Campus Life


A secret system of concrete tunnels that runs beneath the Notre Dame campus?...Ah, I thought you knew...
From Richard Sullivan's Notre Dame...

Under the present campus runs a network of concrete tunnels, big enough to walk through. A student of mine walked through them last year, enjoying himself tremendously, partly because of the catacomb effect, partly because if he'd been caught he'd have probably been admonished severely and no doubt campused by the rector of his hall or by some even higher, sterner authority. Because students aren't supposed to walk the tunnels. This fellow stumbled on an entry somewhere or other; not one of the manholes that dot the campus, but at an opening out of his hall basement, as I understand it; and being of explorative bent he entered, tentatively, then wandered about, mainly by night, when the passages were clear of workmen, mapping his course as he went. He showed me the map: a fine, thorough job; I contemplated going with him on his next sally, but decided against it, being subject to croupy symptoms when exposed to dampness.

These tunnels-a latterday improvement of Zahm's first central heating system-were built just a few years too late to be cited by the Klan as an ominous storage place for rifles and dynamite in some illusory Papist plot. No doubt they will, some time or another, be so cited; or be charged with even nastier intentions. When I heard the other day that an itinerant preacher currently in this region -fellow who wears a white velvet vest and drives a bright blue convertible-had revived some of the old lurid priest- and-nun charges I wondered how it was he didn't mention our tunnels. But I guess he hadn't investigated closely. He should have, though it would not have paid him his customary take to report honestly what he would have found. Because what the tunnels were built for, and what they do admirably and exclusively, is to house the steam lines and water pipes and so on that service the thirty- five or so buildings that make up the present University. They were dug and lined as insurance against the perpetual digging which goes along with the perpetual disintegration, and the consequent perpetual repairing, of such communications as are subject to wear, tear, and decay. I understand that as an engineering achievement they are considered admirable.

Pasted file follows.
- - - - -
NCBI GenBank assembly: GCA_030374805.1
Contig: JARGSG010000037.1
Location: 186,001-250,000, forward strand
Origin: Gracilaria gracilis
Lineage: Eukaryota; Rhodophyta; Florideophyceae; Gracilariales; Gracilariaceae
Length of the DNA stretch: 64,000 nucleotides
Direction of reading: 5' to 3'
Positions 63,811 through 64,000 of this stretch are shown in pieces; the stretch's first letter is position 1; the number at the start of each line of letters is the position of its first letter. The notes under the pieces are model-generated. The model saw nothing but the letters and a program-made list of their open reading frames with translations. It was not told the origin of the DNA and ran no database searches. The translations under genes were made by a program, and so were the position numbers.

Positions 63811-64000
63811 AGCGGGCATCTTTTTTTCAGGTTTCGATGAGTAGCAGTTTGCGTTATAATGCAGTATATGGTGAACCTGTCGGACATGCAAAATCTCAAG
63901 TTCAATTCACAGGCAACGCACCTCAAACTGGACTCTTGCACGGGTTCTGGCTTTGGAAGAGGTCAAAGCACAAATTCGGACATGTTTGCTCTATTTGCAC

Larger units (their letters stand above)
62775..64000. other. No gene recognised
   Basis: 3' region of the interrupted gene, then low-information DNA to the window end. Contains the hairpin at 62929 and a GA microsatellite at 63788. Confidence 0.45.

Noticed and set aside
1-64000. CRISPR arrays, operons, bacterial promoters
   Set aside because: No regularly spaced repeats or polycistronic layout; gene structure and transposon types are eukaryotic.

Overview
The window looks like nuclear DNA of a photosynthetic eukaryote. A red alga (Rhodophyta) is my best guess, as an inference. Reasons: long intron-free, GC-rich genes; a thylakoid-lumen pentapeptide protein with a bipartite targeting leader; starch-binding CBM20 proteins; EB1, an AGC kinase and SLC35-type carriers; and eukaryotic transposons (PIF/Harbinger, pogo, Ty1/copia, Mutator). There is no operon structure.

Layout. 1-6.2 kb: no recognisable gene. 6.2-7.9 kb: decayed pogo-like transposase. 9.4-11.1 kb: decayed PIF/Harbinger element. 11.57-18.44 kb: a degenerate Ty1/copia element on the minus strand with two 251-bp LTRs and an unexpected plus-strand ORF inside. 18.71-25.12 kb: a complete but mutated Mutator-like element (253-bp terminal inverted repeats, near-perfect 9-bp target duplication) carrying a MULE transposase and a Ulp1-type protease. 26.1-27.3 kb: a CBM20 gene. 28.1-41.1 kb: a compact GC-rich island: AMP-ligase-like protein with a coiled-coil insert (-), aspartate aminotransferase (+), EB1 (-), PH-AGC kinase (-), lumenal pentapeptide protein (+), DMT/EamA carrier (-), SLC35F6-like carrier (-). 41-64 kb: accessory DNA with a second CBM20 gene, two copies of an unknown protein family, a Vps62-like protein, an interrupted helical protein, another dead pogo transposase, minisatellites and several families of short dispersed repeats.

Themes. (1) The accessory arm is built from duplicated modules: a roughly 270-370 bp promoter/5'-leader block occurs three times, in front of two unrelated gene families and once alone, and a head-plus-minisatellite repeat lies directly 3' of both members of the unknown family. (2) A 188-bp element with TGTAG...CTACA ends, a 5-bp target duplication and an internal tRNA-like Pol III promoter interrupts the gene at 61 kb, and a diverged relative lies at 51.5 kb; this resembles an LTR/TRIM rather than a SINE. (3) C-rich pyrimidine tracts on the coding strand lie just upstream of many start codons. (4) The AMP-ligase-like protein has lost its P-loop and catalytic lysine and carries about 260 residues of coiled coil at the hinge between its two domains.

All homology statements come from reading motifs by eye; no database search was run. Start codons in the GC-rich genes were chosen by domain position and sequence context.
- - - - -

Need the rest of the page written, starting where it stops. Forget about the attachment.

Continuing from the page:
One day coming early to class to meet a student for a conference -faculty office space is short at Notre Dame, and a lot of us are accustomed to using empty classrooms, or the Library, or the Caf, for appointments of this sort- I found a steam fitter doing something noisy to one of the radiators. The student didn't get there quite on time so I had a preliminary and highly instructive conference with the steam fitter. He was a big, blocky, flat-nosed man, with tar-black hair, and blue stubble on his jowls, a very good guy, once he'd eased up and stopped suspecting me as a damned professor likely to object to his banging and interfere with his vocation and state of life. Once we got friendly, he told me exactly what he was doing to the radiator; but my memory is not geared to such details, and